An automated gas HERMS system is very similar to an electric, but the controller turns a gas valve on and off. A pilot light stays lit throughout the process. This route is really a matter of preference of gas heating over electric, but the equipment required may be more expensive. Instead of an electric element, you will need an electronic gas valve, a pilot light, and a burner. The controller will be similar, but will need to be wired up to control the 24volt valve and not a 240 volt heating element. A benefit is the you wont need a high amperage circuit wired in your house or garage.

No matter wich HERMS system you choose, you will need still need the same 3 vessels as all grain brewing. You will need to choose one of the ways to heat your HLT, and you will also need a way to heat the boil kettle.

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Mash Recirculation

One of the easiest ways to get clear wort is to recirculate your mash. Recirculating your mash involves taking wort from the bottom and returning it to the top of the mash. Small grain particles and proteins will get filtered through your grain bed giving you clearer wort.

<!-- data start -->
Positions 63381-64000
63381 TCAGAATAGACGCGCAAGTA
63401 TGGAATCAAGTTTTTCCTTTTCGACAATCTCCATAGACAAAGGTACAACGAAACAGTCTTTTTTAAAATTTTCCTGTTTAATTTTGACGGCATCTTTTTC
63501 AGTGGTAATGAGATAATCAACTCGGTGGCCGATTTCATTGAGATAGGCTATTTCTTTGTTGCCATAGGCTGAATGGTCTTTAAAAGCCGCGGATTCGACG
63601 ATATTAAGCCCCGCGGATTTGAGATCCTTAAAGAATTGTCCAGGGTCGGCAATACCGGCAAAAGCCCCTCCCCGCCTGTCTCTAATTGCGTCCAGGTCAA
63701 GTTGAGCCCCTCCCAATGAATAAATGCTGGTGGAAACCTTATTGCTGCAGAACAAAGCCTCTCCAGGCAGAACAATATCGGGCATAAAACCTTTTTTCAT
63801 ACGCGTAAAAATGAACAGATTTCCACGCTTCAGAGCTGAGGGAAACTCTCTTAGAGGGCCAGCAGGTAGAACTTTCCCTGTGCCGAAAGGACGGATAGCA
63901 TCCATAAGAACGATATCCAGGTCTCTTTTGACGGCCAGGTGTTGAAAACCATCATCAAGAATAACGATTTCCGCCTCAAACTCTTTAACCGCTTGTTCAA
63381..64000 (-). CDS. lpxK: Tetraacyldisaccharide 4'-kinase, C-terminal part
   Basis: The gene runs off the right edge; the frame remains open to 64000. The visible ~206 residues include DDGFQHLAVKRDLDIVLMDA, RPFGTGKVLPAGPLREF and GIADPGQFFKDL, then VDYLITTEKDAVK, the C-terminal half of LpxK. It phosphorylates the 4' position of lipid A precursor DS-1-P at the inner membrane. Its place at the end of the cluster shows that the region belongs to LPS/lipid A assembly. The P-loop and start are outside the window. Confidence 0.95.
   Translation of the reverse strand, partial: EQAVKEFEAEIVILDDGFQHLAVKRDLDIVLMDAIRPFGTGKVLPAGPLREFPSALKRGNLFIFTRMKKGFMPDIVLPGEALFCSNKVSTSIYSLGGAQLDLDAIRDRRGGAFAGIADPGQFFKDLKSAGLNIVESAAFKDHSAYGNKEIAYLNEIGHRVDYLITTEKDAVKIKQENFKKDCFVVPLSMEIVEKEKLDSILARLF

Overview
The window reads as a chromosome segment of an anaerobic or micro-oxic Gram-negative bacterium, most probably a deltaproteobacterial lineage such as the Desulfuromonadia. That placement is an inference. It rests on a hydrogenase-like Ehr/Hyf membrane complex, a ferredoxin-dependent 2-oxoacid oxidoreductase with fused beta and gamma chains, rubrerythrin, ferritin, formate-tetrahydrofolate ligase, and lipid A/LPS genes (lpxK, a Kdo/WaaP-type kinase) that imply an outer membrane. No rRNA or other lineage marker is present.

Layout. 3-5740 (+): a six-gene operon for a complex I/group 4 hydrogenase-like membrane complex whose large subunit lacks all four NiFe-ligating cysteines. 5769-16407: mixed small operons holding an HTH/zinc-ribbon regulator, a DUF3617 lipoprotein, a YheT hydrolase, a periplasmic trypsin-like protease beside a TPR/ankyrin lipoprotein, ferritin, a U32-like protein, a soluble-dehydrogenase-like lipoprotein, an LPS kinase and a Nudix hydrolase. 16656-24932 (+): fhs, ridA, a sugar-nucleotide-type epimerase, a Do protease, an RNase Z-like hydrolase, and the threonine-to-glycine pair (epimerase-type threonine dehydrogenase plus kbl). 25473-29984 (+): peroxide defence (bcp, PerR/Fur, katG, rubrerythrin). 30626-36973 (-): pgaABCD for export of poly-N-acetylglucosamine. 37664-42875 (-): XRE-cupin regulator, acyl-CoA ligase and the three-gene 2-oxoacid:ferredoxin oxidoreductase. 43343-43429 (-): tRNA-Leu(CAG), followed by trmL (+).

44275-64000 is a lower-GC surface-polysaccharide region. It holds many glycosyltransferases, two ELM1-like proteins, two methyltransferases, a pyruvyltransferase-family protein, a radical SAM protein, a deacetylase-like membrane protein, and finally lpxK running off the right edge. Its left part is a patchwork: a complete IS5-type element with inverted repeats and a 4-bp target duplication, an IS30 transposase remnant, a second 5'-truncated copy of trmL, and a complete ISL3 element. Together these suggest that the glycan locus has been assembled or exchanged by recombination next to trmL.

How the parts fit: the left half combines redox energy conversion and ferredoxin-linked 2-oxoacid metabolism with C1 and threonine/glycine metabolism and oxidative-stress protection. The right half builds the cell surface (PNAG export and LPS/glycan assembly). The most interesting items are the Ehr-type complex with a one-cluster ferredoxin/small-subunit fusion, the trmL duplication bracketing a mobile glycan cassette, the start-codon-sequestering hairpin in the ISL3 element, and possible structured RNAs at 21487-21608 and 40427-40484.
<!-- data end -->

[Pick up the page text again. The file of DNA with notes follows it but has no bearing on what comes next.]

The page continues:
The easiest way to do this, which requires no additional equipment, is to drain the mash into a pitcher. You will see particles come out in the wort for the first few quarts. Once you fill up your container (I use a quart measuring cup), pour it back on the top of the mash. Do this until the wort runs clear. It is called vorlaufing. You will end up with a cleaner finished beer.

An even better method is to circulate your wort by pump. If you are using a HERMS or RIMS setup, you will see this in action, because both methods involve taking wort from the bottom of the mash and returning it to the top. Even if you are not brewing on a HERMS or RIMS setup, you can accomplish the same result with the use of a pump. Attach a hose from your mash outlet to your pump inlet, then a hose from your pump outlet to the top of the mashtun. Doing this for a few minutes at the end of your mash will keep your mash nice and clear of debris. One of the first things I noticed when moving to a HERMS setup was how clean my beers were coming out, and I attribute it mostly to this automatic recirculation of wort.